This context was determined in large part by his polemical engagement with various "gnostic" sects, primarily the Valentinians. While these sects differed from one another, they agreed that the creation of this world was the aberration of a delinquent member of the pleroma, rather than the work of the true God, and that salvation was escape from this world. In positing this radical distance between the present world and the true God, these "gnostic" systems represented a perspective that can be well understood as the polar opposite of the prophetic model, where salvation is wrought "in the midst of the earth" (Psalm 74:12) and within the tumultuous matrix of human history. In pitting himself against such a world-view, which he believed to be radically inimical to the Christian kerygma, Irenaeus found himself also waging a rear guard action against the Platonic notion of transcendence as inversely proportional to involvement with the world. In response, Irenaeus insisted on the biblical view of a God who is intimately present and involved in the world which he created.
Secondly, the Isaian notion of a divine "plan" for interacting with human history is taken over by Irenaeus through the Greek term, oikonornia. This is the Septuagint translation of the Hebrew term, 'esah, in Isaiah 5:19 and it recurs in the text from Ephesians 1:9-10, which was key to Irenaeus's interpretation of the biblical message. The contents, structure, intent, and outcome of this plan are precisely what are delineated by the term, "recapitulation, anakephaliOsis." Aside from the immediate biblical background, there is also a literary background to this term, which could justify our calling Irenaeus's soteriology a "narrative theology." In Hellenistic literary theory, anakephaliosis is the concluding summary of a story. (18) Putting the two meanings together, we can say that, in Irenaeus's soteriology, God saves by taking over the human story and appropriating it to himself. In Irenaeus's telling, there are two features that characterize the divine salvific appropriation of the human story: reversals of points of derailment and the fulfillment of promises. With regard to the first feature, Irenaeus sets up a series of correspondences centered on the Pauline "Second Adam" Christology. If Christ is the Second Adam, then Mary is the Second Eve, and the tree of the knowledge of good and evil is replaced by the tree of the cross. (19) The overall movement and transformation indicated by these correspondences is that of disobedience reversed by obedience. In Irenaeus's reading, the divine injunction of Genesis 2:16-17 is significant not so much as signifying the objective content of a certain action as in itself objectionable or "evil" but rather as safeguarding the terms by which the proper structure of the relationship between God and humanity can be maintained. Primarily, this structure requires an attitude of obedience on the human side. What is at stake in breaking the commandment, therefore, is the assertion of a stance of disobedience that violates the proper structure of the divine-human relationship. For Irenaeus, however, much more is at play here than a merely human obedience. Rather, it is the human obedience of Jesus that is nevertheless the work of divine agency, for the Law has been fulfilled by Christ, who is "the Lord of the Law." (20)
The second relevant feature in Irenaeus's model of recapitulation is that the promises of God throughout the history of Israel come to fulfillment in the Christ event. In this context, Irenaeus is attentive not only to the promises of a Messiah, as would be expected, but also to what he interprets to be foreshadowings of the extension of the election of Israel to the Gentiles. This theme of the extension of the covenant is an important, though insufficiently noted, soteriological motif in Irenaeus. (21)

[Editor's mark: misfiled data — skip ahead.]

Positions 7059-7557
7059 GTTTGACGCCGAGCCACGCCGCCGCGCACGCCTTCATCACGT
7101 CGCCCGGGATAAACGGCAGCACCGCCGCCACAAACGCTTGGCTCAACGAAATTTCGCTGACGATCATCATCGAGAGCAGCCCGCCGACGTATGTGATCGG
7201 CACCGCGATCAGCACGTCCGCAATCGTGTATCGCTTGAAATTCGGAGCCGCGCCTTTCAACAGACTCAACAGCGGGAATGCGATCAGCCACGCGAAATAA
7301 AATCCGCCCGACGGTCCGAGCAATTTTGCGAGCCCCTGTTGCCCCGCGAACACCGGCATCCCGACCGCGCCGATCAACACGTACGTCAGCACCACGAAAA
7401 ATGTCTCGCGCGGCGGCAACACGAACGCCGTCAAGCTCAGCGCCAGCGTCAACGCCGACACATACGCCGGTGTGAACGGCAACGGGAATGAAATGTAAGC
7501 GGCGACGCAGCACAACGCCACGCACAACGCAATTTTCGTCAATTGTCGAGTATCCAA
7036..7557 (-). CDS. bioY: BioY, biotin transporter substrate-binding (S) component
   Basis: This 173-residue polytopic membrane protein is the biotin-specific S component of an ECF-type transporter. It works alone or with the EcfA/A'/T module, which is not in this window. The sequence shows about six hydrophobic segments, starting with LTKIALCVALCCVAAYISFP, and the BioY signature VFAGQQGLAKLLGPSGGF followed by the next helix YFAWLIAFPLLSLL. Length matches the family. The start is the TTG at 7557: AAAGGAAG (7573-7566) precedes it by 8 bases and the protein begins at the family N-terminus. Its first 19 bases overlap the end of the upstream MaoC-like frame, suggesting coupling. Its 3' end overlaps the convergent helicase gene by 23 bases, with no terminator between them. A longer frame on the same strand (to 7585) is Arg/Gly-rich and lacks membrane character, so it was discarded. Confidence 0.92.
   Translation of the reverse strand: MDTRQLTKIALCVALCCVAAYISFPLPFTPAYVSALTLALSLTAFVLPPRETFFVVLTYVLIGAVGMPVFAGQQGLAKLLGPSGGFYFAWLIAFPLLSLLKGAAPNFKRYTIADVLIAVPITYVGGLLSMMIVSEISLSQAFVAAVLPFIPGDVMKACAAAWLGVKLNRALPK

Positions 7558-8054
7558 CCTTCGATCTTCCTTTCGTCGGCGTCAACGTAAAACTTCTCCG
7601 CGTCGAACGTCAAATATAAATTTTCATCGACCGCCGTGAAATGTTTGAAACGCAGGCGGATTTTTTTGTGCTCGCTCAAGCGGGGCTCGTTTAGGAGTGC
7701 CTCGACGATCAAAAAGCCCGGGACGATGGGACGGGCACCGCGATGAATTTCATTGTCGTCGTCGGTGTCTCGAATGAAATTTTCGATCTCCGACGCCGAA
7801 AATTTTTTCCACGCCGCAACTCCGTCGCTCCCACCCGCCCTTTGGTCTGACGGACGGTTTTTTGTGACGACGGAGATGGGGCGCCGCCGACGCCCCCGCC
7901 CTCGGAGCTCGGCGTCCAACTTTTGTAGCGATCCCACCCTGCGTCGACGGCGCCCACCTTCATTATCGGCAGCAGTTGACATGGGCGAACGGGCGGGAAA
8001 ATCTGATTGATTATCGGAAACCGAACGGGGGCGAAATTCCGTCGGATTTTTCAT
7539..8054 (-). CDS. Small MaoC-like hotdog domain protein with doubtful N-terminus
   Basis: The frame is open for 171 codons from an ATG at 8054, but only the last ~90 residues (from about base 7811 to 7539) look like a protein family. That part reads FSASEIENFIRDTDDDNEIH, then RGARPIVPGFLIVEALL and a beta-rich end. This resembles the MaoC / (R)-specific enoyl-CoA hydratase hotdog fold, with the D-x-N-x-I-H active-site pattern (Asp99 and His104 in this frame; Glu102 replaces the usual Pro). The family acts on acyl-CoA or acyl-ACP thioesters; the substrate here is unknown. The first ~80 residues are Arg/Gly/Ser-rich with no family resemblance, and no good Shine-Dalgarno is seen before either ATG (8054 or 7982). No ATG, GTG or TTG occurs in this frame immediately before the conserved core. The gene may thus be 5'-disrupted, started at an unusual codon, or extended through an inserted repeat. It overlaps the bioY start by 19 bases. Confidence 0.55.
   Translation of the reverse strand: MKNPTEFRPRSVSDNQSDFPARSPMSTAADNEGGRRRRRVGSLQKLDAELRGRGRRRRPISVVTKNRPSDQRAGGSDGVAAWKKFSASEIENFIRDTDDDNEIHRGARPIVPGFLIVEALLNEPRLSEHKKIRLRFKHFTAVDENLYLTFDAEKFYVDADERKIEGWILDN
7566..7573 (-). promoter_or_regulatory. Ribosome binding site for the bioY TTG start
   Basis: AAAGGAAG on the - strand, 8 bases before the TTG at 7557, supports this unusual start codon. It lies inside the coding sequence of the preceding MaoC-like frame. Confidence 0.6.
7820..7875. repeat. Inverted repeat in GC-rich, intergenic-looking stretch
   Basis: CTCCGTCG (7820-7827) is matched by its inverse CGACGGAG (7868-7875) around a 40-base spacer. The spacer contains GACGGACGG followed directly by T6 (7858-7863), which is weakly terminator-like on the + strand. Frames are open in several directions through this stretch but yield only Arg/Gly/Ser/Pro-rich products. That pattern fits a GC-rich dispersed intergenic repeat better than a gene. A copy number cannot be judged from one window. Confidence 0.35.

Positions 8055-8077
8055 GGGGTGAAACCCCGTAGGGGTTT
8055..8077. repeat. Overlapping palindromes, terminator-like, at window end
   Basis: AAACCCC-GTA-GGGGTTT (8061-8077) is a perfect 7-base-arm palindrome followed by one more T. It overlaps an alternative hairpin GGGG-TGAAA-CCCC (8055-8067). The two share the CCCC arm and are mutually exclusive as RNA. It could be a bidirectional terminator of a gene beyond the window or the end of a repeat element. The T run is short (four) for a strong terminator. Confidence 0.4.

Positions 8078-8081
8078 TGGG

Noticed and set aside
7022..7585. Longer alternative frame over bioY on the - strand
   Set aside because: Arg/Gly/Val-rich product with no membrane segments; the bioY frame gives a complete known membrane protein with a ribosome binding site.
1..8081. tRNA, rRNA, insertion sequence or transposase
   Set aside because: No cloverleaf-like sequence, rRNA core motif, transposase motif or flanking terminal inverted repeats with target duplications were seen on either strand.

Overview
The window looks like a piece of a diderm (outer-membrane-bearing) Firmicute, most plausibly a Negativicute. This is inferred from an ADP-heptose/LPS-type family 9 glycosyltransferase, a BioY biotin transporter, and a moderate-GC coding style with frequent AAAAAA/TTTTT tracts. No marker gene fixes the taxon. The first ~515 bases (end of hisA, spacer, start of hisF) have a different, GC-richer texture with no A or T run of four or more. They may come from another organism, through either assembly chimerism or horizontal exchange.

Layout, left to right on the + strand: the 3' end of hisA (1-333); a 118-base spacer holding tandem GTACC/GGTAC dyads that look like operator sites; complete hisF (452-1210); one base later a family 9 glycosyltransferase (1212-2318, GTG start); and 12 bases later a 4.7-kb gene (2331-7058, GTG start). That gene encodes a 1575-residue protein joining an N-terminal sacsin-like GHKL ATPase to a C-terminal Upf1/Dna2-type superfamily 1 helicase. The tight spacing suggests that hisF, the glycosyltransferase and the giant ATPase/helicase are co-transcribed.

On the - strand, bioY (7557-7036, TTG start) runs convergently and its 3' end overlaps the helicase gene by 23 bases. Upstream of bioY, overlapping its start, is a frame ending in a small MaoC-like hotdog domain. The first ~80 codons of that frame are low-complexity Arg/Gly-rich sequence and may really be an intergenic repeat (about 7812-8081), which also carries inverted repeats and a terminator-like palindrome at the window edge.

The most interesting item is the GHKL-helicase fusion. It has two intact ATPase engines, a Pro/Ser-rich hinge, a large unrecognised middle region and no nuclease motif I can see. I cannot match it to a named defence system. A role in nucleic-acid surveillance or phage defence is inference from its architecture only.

The third feature of the "prophetic" model of salvation is the notion of distinct stages in God's salvific intervention in human history. Irenaeus adopts this notion in his account of the divine oikonomia as comprised of four stages or "covenants": the covenant with Adam, the covenant with Noah, the covenant with Moses, and the definitive fulfillment--the summing up or "recapitulation" of God's salvific engagement with humanity in Christ. (22) A final stage of human history will be that of eschatological judgment in which the Antichrist, who recapitulates in himself the history of sin will be thrown into the "lake of fire," (23) the wicked will be destroyed, and the just vindicated and "crowned with incorruption." (24) Irenaeus maintains his emphasis on the historicity of salvation even in an eschatological context by insisting, on the basis of Isaian and other biblical passages, on a millennial kingdom in which the righteous will enjoy a paradisaical restoration of justice and material prosperity. (25)
Fourthly and finally, nothing is more characteristic of Irenaeus's theology than his constant emphasis that the immediacy of God's presence to creation finds its fulfillment in the salvific work of Christ. Indeed, the unity of God and creation that achieves its climax in the Incarnation is typically read back into the original act of creation by Irenaeus. Over against the Valentinian separation of God and world, Irenaeus typically uses the language of "mingling," "presence," and "communion" to characterize God's relation to the world. (26) This "mingling" comes to full realization through the Incarnation of the Word, his reversal of human disobedience, and his pouring out of the Spirit "in a new manner" (27) upon humanity. He thereby "united man with God and brought about a communion of God and man...." (28) This immediacy of presence is performatively realized in Christian baptism: "For those who are bearers of the Spirit of God are led to the Word, that is, to the Son; but the Son takes them and presents them to the Father; and the Father confers incorruptibility." (29)